The next day the family waffled up and headed to Davidson and the Redwood Forest. Enormous, ancient trees, wide enough that both boys could tuck into a cleft. One giant was labeled with a hand drawn sign that read: “BIG TREE. HEIGHT 304’ DIAMETER 21 ½ AGE approx. 1500 years.”
Fern valleys, fat yellow banana slugs on bright green leaves. Ross and Kent were giddy, reverting to small children, running, laughing, free to caper and play in the lush prehistoric setting. Their parents strolling behind, in their wake. At one point they draped their arms around each other.
“I like this hike,” said Kent. “It’s very beautiful.”
At one point I got ahead of Edie, tracking the boys. I turned around to check on her, and she was looking up, at the treetops, sunlight in her face, golden hair streaming over her shoulders. I snapped a photo: she looks like a child herself, aglow in wonder.
Since we could only get one night, the next day we moved from the Requa Inn to the Redwood Youth Hostel, a homey, 100-year-old institution overlooking the Pacific which, true to its communitarian roots had a guitar perched at the ready in a corner of the living room, a wicker basket holding tambourines and bongos, in case guests wanted to burst into song. The cabinets were emblazoned with what pots and utensils went where — everything in its place is the definition of utopia, for some people — and a call to action posted on the wall of the kitchen, an open letter from management, warning that the State of California is in the midst of a massive budget crisis and is debating whether to "close the majority of state parks, including the gorgeous Redwood State Parks."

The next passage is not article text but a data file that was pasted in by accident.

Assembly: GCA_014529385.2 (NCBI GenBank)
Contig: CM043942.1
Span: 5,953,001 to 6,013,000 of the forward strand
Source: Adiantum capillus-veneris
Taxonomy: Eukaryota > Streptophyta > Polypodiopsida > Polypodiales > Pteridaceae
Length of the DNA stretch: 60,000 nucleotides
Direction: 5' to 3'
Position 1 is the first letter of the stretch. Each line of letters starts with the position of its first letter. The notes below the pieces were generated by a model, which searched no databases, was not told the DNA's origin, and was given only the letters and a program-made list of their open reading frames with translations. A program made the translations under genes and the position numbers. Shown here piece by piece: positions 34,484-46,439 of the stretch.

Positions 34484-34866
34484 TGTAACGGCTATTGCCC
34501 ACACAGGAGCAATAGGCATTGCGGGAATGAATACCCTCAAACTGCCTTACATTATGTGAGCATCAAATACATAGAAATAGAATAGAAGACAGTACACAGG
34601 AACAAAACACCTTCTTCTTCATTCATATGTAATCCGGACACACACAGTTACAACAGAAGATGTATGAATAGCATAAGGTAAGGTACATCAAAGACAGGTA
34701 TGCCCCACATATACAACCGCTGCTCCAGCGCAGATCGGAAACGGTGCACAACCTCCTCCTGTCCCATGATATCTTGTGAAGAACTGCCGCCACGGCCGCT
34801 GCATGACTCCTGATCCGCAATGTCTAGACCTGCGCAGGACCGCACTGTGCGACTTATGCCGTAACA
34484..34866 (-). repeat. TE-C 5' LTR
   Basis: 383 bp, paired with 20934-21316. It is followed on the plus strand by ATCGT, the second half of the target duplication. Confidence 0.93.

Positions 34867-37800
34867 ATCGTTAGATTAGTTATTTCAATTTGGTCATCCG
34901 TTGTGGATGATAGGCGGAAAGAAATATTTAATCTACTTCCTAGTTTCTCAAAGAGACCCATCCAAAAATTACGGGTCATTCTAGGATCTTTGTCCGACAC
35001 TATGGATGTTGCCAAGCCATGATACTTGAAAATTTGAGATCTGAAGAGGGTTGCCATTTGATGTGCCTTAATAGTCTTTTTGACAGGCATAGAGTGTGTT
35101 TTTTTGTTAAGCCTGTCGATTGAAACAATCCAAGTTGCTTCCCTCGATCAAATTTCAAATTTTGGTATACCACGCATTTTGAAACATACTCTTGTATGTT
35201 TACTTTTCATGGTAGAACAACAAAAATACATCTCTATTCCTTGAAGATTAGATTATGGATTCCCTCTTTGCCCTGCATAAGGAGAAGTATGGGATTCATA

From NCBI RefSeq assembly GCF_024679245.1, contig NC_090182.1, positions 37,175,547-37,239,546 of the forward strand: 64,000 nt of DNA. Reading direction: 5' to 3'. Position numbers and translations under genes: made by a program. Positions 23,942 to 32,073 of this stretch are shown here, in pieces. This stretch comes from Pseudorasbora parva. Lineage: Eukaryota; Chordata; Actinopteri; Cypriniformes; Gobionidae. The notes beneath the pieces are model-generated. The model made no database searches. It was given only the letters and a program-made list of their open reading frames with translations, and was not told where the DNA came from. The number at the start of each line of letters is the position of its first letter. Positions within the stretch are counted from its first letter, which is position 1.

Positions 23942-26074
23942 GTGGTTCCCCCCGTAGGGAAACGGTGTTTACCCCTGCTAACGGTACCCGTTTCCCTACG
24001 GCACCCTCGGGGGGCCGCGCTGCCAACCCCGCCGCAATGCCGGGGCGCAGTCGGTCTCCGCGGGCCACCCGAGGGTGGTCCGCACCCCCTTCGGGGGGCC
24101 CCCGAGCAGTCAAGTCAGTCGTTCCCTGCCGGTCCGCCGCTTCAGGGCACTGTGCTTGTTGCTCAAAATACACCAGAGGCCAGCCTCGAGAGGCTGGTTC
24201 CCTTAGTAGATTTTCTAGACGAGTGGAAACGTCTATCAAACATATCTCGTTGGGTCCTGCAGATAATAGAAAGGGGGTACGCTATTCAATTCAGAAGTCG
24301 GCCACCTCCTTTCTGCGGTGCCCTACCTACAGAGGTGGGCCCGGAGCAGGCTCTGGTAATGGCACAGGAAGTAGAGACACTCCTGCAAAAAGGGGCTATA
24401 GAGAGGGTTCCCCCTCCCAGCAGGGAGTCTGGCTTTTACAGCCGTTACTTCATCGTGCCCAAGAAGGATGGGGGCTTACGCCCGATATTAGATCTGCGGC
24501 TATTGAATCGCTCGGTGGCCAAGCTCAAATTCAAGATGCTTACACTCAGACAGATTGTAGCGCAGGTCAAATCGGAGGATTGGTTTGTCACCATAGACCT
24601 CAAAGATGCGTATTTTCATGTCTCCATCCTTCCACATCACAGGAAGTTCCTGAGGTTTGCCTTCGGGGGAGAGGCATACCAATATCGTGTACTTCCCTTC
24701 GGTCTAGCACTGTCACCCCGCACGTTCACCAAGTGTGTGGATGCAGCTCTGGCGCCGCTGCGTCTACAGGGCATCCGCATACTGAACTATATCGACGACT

All those who love nature were urged to the ramparts in their defense.